Well, it happened. Drew spoke of his limb difference. I was rolling his sleeves up on a new shirt and Drew casually said, “I wish I was like other kids.” “How so?” I responded, always carefully avoiding implanting the idea of his differences. I was hoping that he was speaking of his legs, for which he has expressed disappointment before. “They have long arms and mine are short.” He had never questioned his arms before. I am sure that at some point earlier in life he realized his difference, but I don’t know when that moment occurred for him. I hoped that he never questioned it because he was fine with them the way that they are and didn’t see them as a disability. I had always mentally prepared myself for the day that he would speak of his short arms and how I would respond, but I was still surprised by his sudden exclamation. Here is my chance to boost his confidence and I sincerely hope that I can use this moment to secure acceptance.
“Drew, I love your little arms. They make you, you. You do everything the other kids do: play video games, feed yourself, write….everything and you have half the arms they have. They do all these things with long arms and you do them with short so that makes you better than them. Do you think that if they lost their arms that they’d be able to do these things? They have to have their long arms. You have short arms and STILL keep up with them. I love your arms and everybody loves you just the way you are.”
I was pleased when Drew leaned in for a hug and said, “Thanks, mom.” I hope that I have planted that seed of self-acceptance.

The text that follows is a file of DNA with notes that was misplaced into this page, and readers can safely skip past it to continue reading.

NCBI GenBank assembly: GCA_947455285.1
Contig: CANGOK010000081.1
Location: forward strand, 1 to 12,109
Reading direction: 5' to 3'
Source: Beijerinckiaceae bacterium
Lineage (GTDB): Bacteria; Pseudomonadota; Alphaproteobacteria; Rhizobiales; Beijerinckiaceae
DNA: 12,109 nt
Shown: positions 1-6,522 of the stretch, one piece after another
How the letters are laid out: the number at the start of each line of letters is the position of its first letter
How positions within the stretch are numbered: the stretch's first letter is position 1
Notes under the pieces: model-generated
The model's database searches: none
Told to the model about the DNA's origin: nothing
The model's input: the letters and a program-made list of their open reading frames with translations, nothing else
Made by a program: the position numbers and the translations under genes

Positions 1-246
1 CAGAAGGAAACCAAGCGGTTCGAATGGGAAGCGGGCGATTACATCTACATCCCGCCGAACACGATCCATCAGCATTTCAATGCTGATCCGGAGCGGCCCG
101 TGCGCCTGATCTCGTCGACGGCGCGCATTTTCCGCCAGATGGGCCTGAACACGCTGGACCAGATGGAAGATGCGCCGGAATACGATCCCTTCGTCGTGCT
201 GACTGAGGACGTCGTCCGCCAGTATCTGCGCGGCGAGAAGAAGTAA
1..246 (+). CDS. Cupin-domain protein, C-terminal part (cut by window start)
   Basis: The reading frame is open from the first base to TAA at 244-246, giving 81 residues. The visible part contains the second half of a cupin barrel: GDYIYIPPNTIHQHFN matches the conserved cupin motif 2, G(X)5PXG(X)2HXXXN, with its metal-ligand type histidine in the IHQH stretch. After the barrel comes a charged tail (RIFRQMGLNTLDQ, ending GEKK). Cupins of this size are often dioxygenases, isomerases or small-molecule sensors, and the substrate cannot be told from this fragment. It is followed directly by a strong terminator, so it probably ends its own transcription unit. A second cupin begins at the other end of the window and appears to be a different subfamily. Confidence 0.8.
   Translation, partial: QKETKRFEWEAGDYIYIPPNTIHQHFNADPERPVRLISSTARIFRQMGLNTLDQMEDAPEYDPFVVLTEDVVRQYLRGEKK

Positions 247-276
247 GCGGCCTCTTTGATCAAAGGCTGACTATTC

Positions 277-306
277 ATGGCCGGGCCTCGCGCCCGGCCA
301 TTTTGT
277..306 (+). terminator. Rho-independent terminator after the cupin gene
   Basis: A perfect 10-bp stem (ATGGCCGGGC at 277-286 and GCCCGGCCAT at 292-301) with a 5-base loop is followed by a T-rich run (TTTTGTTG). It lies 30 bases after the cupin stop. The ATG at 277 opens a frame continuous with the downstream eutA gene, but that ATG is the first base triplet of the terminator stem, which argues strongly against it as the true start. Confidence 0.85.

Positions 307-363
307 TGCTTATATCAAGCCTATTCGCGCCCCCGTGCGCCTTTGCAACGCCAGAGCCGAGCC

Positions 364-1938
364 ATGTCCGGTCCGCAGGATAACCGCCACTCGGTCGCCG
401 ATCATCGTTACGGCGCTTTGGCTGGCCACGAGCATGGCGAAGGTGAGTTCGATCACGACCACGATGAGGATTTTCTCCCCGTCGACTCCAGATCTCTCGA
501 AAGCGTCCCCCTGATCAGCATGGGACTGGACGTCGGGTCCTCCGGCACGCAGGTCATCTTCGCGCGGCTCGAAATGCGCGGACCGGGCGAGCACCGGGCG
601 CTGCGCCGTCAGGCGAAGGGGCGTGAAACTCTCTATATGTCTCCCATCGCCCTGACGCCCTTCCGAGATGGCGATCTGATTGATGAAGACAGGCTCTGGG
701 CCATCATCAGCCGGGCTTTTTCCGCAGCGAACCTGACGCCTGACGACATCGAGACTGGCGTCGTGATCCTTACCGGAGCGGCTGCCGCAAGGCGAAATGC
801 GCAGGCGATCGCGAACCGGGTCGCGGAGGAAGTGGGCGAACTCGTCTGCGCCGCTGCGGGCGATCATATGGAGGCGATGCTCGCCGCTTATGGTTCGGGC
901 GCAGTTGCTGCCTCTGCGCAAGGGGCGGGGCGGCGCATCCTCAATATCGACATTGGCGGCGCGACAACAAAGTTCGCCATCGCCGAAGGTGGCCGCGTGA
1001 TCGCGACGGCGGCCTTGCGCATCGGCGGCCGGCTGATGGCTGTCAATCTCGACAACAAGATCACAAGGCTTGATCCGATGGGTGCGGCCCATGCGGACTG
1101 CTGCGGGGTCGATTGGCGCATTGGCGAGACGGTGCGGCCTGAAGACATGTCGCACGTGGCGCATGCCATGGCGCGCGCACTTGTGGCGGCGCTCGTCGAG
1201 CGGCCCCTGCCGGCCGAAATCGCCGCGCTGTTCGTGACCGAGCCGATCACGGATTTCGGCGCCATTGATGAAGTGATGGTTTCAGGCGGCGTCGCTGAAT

I later mentioned this moment to Daddy and he mentioned that Drew had asked him about it as well. Nathan mentioned to him the possibility of lengthening surgeries. Drew seemed open to it and Nathan reassured him that we’d just see what the options are.
I was glad to hear this exchange. Arm lengthening is something we’ve thought about, but it seemed to be a much more complicated decision than correcting his legs. Drew is already so functional with his shortened arms. He’s one of his class’ top hand writer (believe it or not, some of his peers have far worse handwriting skills), he can feed himself and in fact, has made tremendous improvements by starting to pick up foods that he struggled with before (like pizza slices were previously difficult for him to handle), and even with his short arms he’s able to play PlayStation video games like a boss. He can hold his weight when he hangs on a bar, he can sit in a swing and hold on. There’s really not a whole lot that he can’t do even with such a dramatic limb deficiency.
Given all of his accomplishments, it seems as if his arms aren’t really holding him back. And, as far his appearance, I’ve always loved his little arms. His hands are so adorably cute. I swell with love watching him use his fingers and hand gestures and always have. It is SO cute. So, surgically lengthening them for just the appearance wasn’t important to me.
So, it would all be up to Drew. I knew that at some point it would potentially be a huge impact on his self-esteem and school experience, but I struggled trying to think of how to gauge his thoughts on the subject without actually being the one that made an issue out of it. I imagined bringing it up and Drew suddenly thinking, “Wait, if she brought it up, it must be because I look weird and she must not love me the way I look.” So, despite wanting to know what his stance was on lengthening, I never mentioned it first. And, I really struggled with how to even question a doctor about it in Drew’s presence even for just information purposes for fear that it would upset Drew.
Dr. Paley, Drew’s orthopedic surgeon who has completed all of Drew’s leg surgeries, had briefly mentioned the possibility of arm lengthening during his very first consultation, but said it wasn’t even worth a lot of discussion as it wouldn’t be until he was 8 years old that he’d consider doing anything. Well, 8 years old is less than a year away so Drew’s revelation comes just in time. And, it won’t be so nerve-wracking asking Dr. Paley about our options in July during our regular follow-up.